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    3,258
    Location
    the Steernbos (Holland)
    Tractor
    Zetor 3011, Zetor 5718

    Default Re: Asphalt milling for Driveway

    we use it too on a part of the driveway under the trees (where root damage to a permanent pavement, of the oak trees along the public road, is not unlikely)

    Try to spread it on a cold day, it reduces the power consumption in half.
    Pack it on a hot day, it gets very sticky.

    In the autumn when the leafs fall, i can just drive the PTO street sweep over it to collect the leafs, it just takes up some small pebbles, leaving a very hard asphalt surface underneath, just like "real" asphalt.

    When the surface is sweeped, traffic does create new loose gravel on top, so over time the street sweep wears out your milling driveway. But when just using the street sweep to collect leafs in autumn, and to pile the spilled stable muck during manure spreading season, you can just use the sweep every now and then.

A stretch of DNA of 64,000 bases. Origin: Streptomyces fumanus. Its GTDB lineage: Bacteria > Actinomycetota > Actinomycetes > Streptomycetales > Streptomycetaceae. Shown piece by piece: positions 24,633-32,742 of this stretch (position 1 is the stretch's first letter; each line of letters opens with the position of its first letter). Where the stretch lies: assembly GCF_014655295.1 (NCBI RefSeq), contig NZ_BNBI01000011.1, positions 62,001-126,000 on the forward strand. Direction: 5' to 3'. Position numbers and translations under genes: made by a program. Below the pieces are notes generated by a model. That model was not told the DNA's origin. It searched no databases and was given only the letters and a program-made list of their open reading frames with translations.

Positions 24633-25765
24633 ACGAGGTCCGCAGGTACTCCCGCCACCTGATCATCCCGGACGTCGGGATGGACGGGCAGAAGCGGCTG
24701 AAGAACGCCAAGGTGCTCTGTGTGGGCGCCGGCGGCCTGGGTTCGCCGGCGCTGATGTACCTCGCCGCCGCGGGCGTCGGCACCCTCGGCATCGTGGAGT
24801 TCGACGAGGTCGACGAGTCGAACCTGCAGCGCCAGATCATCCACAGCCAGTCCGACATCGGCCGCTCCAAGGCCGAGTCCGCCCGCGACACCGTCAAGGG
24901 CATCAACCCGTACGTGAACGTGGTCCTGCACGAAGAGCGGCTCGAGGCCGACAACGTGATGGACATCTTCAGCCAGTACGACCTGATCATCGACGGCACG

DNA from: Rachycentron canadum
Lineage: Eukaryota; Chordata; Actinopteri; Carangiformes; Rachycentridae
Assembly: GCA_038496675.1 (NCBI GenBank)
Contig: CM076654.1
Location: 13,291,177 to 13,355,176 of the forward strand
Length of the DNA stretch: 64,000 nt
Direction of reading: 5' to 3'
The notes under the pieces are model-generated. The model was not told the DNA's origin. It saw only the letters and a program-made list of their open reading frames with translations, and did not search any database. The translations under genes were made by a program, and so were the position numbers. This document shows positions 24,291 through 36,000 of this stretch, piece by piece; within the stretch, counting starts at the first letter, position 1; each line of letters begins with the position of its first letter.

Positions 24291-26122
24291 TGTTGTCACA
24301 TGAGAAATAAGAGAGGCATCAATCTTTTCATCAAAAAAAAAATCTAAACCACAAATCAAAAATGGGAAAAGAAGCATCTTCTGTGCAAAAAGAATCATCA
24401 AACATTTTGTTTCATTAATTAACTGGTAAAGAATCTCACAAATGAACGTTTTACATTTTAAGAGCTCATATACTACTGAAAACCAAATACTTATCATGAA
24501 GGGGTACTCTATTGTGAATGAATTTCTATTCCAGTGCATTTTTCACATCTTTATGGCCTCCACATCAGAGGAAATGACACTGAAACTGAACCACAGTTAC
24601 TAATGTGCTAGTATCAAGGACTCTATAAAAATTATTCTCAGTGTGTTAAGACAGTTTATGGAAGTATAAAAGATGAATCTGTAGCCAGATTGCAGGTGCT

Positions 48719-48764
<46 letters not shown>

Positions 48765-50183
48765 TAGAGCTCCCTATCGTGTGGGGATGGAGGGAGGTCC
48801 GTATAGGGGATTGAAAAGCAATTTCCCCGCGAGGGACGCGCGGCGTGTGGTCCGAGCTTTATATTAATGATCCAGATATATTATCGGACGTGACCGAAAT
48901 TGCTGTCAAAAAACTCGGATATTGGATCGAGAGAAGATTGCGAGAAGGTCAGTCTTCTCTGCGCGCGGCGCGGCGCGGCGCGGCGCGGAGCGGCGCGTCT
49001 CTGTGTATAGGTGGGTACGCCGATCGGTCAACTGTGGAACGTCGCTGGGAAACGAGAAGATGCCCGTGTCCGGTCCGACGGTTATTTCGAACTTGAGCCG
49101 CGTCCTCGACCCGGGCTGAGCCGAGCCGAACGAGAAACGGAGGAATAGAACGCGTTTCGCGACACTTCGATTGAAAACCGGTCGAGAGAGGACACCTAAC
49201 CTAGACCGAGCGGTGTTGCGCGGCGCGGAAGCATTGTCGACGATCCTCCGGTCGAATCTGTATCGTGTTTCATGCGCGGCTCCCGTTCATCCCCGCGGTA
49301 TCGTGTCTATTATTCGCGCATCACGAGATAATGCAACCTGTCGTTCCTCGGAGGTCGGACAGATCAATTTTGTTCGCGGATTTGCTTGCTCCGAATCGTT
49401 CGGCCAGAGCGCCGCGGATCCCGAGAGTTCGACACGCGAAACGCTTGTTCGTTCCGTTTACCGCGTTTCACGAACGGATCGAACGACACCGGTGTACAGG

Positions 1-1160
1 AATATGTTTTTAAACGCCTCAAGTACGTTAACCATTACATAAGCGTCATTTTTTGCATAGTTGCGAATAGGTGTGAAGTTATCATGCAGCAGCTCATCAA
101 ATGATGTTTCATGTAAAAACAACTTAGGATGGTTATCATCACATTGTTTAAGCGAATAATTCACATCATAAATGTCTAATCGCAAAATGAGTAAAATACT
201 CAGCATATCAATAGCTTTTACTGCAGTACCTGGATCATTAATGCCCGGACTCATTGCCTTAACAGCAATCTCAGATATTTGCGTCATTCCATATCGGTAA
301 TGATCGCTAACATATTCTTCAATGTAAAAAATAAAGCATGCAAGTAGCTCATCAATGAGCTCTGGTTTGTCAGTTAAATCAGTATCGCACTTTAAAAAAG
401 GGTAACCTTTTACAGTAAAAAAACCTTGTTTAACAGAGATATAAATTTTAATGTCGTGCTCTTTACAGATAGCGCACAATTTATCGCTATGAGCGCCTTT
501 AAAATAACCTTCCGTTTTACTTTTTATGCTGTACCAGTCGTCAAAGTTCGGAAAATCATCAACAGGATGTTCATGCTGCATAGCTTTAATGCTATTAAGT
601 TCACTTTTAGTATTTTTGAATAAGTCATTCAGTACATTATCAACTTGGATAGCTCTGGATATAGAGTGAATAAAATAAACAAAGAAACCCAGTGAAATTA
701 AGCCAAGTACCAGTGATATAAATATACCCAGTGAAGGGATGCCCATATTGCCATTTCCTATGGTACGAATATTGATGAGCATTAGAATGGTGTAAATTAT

Free scrap is a good investment !!!
    “The worst enemy of life, freedom and the common decencies is total anarchy; their second worst enemy is total efficiency” · Aldous Huxley
    __________________
    1967 Zetor 3011, restoration in progress: Technically new, just needs the cosmetics..
    1973 Zetor 5718, shiny paint, high houred, home made loader
    1978 Zetor 5718, low houred but rough
    1998 Volvo S70 2.5 TDI
    2007 Volvo 440 1.9 TD based dirt buggy

  10. #10
    Veteran Member
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    May 2005
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    1,393
    Location
    N. E. Florida

    Default Re: Asphalt milling for Driveway

    I got 2 loads two years ago and they work out fine. I've had no problem with tar and here in Fl. it's real hot. Mine came from old road material so I'm sure the tar has settled or migrated out. I have it around my 48' X 50' shop. It has packed down very well and looks like regular black top.